Google Pixelbook announced, here’s what you need to know

After much debate whether or not there would ever be one after a two-year gap, Google announced a new Chromebook Pixel laptop named ‘Pixelbook’ at the private Made By Google 2017 event today in San Francisco, CA. In many respects, the Google Pixelbook has a similar feel about it compared with the original Chromebook Pixel. Here’s what you’ll need to know to consider buying this model. 

We thought we might never see this day again, but thanks to high demand, Google has done it. After leaking for the first time just two weeks ago, the high performance Google Pixelbook, or next-gen Chromebook Pixel, is official. With Pixelbook, customers are buying a well-made, complete laptop-style computer built around Google’s easy to use, well-performing ChromeOS operating system. It’s been over two years since Google has launched a Chromebook of its own, and on the biggest stage, Google made the call and introduced a new Chromebook under a new name, simply called ‘Pixelbook.’ Pixel has become common language when it comes to Google products, for what began with Chromebooks has now extended to tablets and even phones. Google has kept the Pixel branding around for Chromebooks, and the big ‘G’ logo is present on the top side of the company’s newest laptop.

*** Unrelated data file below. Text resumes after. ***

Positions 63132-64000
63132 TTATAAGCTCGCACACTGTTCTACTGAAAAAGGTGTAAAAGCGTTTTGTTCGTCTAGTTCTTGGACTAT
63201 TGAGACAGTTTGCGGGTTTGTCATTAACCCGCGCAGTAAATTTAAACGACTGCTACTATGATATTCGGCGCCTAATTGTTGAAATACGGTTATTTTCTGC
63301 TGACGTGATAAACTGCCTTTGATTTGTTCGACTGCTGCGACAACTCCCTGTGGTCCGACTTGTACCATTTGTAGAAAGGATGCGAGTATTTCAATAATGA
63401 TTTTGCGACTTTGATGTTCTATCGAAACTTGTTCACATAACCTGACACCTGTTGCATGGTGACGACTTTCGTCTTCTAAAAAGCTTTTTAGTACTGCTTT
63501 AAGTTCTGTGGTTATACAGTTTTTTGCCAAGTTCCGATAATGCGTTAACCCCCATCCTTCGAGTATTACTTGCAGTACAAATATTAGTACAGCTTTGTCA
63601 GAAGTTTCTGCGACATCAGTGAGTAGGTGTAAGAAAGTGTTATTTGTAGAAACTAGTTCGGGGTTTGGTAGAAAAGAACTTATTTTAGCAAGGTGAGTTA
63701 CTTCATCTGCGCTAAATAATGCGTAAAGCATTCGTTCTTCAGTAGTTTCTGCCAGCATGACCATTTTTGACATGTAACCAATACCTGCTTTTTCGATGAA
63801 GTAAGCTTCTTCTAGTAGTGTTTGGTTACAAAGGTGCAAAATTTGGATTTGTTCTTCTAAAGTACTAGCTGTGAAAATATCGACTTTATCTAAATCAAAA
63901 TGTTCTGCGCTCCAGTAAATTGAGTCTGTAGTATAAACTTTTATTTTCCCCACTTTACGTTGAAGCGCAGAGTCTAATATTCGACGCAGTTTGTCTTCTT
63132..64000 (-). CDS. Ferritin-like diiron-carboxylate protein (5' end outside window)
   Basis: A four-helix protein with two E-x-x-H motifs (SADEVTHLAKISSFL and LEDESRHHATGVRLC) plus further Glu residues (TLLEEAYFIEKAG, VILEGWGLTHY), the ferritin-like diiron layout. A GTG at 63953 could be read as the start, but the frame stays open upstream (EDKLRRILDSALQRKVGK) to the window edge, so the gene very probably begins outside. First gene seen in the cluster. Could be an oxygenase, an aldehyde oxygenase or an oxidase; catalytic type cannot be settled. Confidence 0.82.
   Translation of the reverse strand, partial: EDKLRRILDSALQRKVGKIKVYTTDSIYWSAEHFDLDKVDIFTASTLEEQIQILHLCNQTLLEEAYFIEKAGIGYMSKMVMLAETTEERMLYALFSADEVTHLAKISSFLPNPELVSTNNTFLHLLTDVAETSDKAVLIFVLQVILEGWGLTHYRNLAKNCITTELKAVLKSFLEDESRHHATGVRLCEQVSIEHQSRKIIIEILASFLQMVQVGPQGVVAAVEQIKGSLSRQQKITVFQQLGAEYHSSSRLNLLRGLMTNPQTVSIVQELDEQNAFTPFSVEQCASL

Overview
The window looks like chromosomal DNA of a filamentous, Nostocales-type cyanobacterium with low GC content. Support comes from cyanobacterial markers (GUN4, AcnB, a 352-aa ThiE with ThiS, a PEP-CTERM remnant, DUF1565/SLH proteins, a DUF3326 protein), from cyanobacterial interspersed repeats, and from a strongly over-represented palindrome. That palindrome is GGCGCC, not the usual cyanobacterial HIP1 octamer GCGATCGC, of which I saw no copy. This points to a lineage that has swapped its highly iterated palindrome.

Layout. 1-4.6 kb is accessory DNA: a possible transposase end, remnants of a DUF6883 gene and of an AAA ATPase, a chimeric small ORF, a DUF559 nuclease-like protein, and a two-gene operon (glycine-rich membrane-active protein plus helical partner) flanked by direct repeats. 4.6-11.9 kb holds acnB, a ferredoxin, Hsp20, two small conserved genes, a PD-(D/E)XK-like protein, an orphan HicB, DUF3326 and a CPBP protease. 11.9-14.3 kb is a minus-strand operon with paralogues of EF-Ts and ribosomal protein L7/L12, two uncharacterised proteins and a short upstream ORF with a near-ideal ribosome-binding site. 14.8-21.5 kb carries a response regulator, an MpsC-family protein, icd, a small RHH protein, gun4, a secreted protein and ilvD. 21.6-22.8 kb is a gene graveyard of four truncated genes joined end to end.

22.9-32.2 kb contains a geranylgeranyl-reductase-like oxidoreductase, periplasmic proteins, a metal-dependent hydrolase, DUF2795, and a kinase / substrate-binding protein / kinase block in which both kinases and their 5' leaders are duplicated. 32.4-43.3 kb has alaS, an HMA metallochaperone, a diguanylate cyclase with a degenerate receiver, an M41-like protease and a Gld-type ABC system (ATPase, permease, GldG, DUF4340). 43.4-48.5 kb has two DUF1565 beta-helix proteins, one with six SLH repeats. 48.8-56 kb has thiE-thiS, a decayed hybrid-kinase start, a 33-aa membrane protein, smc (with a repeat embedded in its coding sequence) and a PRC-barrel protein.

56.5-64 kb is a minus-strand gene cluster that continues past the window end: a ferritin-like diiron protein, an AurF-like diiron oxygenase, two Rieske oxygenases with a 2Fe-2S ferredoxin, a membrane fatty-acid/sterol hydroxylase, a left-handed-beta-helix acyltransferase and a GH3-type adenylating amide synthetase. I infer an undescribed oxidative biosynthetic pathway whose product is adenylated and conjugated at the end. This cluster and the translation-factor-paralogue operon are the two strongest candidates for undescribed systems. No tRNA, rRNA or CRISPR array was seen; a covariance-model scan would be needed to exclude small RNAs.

For 2017 and perhaps beyond, Google has given the Pixelbook support for a stylus namely the Pixel Pen, matched with a modern lightweight (1 kg), glass and metal plated build (the top is reminiscent of Google’s Pixel phones) and convertible tablet 4-in-1 design. There’s a back-lit keyboard that may be rotated around to convert the laptop into a full-fledged tablet, where the device can be used as a touch screen. There’s also a soft touch trackpad with palm rejection and precision accuracy. And with native support for running Android applications, this really is the book of both worlds. It’s the ultimate hybrid combining both the productive tools needed to get work done, with the multimedia tablet experience made for enjoyment.